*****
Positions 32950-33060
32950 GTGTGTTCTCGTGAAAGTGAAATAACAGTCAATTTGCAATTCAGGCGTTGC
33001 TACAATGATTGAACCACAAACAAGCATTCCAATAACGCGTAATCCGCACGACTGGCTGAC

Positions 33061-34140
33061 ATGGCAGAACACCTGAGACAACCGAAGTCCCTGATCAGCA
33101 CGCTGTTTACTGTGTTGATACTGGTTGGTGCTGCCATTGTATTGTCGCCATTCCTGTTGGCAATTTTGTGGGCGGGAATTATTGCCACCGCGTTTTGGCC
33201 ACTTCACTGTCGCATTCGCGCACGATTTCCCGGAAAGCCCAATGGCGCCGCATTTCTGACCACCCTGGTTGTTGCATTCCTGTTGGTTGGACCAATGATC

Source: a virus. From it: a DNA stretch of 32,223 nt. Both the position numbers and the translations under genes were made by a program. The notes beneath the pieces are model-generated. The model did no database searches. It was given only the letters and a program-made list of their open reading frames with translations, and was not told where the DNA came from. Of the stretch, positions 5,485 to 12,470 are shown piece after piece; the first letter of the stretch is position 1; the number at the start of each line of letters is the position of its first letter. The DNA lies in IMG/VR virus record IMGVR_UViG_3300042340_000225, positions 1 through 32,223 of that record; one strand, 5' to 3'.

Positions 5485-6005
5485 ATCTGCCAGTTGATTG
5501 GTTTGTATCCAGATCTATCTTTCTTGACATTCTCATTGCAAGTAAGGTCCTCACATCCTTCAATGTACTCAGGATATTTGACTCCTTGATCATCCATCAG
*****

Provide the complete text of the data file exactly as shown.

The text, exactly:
Positions 32950-33060
32950 GTGTGTTCTCGTGAAAGTGAAATAACAGTCAATTTGCAATTCAGGCGTTGC
33001 TACAATGATTGAACCACAAACAAGCATTCCAATAACGCGTAATCCGCACGACTGGCTGAC

Positions 33061-34140
33061 ATGGCAGAACACCTGAGACAACCGAAGTCCCTGATCAGCA
33101 CGCTGTTTACTGTGTTGATACTGGTTGGTGCTGCCATTGTATTGTCGCCATTCCTGTTGGCAATTTTGTGGGCGGGAATTATTGCCACCGCGTTTTGGCC
33201 ACTTCACTGTCGCATTCGCGCACGATTTCCCGGAAAGCCCAATGGCGCCGCATTTCTGACCACCCTGGTTGTTGCATTCCTGTTGGTTGGACCAATGATC

Source: a virus. From it: a DNA stretch of 32,223 nt. Both the position numbers and the translations under genes were made by a program. The notes beneath the pieces are model-generated. The model did no database searches. It was given only the letters and a program-made list of their open reading frames with translations, and was not told where the DNA came from. Of the stretch, positions 5,485 to 12,470 are shown piece after piece; the first letter of the stretch is position 1; the number at the start of each line of letters is the position of its first letter. The DNA lies in IMG/VR virus record IMGVR_UViG_3300042340_000225, positions 1 through 32,223 of that record; one strand, 5' to 3'.

Positions 5485-6005
5485 ATCTGCCAGTTGATTG
5501 GTTTGTATCCAGATCTATCTTTCTTGACATTCTCATTGCAAGTAAGGTCCTCACATCCTTCAATGTACTCAGGATATTTGACTCCTTGATCATCCATCAG